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Acupuncture Today
March, 2004, Vol. 05, Issue 03
 
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Red Yeast Rice: Rediscovery of an Ancient Herb

By John Chen, PhD, PharmD, OMD, LAc

Pinyin Name: Hong Qu
Alternate Chinese Names: Hong Mi, Chi Qu
Original Source: Yin Shan Zheng Yao (Correct Guide to Eating and Drinking)
English Name: red yeast rice
Botanical Name: Monascus purpureus Went.


Pharmaceutical Name: Monascus
Properties: sweet, acrid, warm
Channels Entered: Spleen, Liver, Large Intestine

Background

The chinese characters and an image of red yeast rice. - Copyright – Stock Photo / Register Mark The characters for, and an image of, red yeast rice. Hong qu (monascus), also known as red yeast rice, is rice that has been fermented with the yeast monascus purpureus. The fermentation process changes the color of the rice from white to red, thereby giving it the name "red yeast rice." For centuries, hong qu has been used in China as both food and herbal medicine. It has also been used as a coloring agent to prepare fish, fish sauce, fish paste, rice wine, and red soybean curd. In the late 1990s, it was introduced and used in the U.S. as a dietary supplement to promote healthy cholesterol levels.

Traditional Chinese Medicine

Hong qu has been historically used for two functions: It strengthens the Spleen and Stomach and promotes digestion, and invigorates blood circulation and eliminates blood stasis. The normal dose is 6-12 grams in decoction.

Hong qu strengthens the Spleen and Stomach and promotes digestion to treat indigestion in which there is undigested food in the stool. For indigestion, it is generally used in combination with shan zha (fructus crataegi) and mai ya (fructus hordei germinatus). For food stagnation due to Spleen deficiency, it is used with bai zhu (rhizoma atractylodis macrocephalae) and dang shen (radix codonopsis).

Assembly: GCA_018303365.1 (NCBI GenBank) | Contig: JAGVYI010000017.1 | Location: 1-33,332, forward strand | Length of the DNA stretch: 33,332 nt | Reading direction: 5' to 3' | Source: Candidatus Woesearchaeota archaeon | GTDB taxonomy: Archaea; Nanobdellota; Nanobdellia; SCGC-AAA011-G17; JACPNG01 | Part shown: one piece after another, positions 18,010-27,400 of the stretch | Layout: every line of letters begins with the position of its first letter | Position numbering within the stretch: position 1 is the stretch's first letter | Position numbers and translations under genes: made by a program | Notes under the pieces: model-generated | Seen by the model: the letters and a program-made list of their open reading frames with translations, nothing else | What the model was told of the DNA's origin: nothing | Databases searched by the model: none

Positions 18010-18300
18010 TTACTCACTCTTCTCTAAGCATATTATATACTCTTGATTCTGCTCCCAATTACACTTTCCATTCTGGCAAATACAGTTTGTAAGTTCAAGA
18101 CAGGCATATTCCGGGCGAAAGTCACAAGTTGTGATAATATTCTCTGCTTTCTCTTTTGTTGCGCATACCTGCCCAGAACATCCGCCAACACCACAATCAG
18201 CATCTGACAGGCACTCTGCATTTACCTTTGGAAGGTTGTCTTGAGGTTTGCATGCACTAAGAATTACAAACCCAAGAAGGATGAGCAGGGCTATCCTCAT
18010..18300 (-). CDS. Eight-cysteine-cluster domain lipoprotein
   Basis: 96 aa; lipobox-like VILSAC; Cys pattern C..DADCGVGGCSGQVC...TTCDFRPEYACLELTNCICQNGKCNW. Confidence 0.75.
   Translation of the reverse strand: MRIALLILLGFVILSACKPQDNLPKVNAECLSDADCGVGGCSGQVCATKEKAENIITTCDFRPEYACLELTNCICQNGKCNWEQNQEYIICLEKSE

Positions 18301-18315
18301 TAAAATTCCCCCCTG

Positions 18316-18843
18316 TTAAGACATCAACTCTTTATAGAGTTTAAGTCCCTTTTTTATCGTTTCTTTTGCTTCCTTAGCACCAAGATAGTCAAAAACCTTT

Furthermore, hong qu invigorates blood circulation and eliminates blood stasis. It can be used to treat blood stasis in the upper body when combined with jiang xiang (lignum dalbergiae odoriferae), tong cao (medulla tetrapanacis) and mo yao (myrrha). It also relieves pain due to trauma and injuries when combined with yan hu suo (rhizoma corydalis), dang gui (radicis angelicae sinensis), hong hua (flos carthami), niu xi (radix cyathulae seu achyranthis), mo yao and ru xiang (gummi olibanum).

Hong qu should be used with caution in cases of Spleen and Stomach deficiency, or in individuals who do not have any food stagnation or blood stasis. It is contraindicated in individuals with active liver disease.

Lovastain - Copyright – Stock Photo / Register Mark Lovastain Clinical Studies and Research

Hong qu has been shown to have antihyperlipidemic effects. Following ingestion, monascolin I (lovastatin) is converted in the body to beta-hydroxy acid, which is an HMG-CoA reductase inhibitor. This compound inhibits cholesterol biosynthesis, leading to reduced levels of plasma total cholesterol, low-density lipoprotein cholesterol (LDL-C), very-low-density lipoprotein cholesterol (VLDL-C), and triglycerides. In addition, it may produce a slight increase in high-density lipoprotein (HDL-C).3

Hong qu may be used to treat hyperlipidemia. In one multi-center, randomized, single-blind trial, 502 patients with hyperlipidemia were treated with 600 mg of hong qu twice daily (1,200 mg total per day). After four weeks of treatment, the study reported a 17% reduction in total cholesterol levels, a 24.6% reduction in LDL-cholesterol, a 19.8% decrease in triglycerides, and a 12.8% increase in HDL-cholesterol. After eight weeks of treatment, the study reported a 22.7% reduction in total cholesterol levels, 3a 0.9% reduction in LDL-cholesterol, a 34.1% decrease in triglycerides, and a 19.9% increase in HDL-cholesterol.4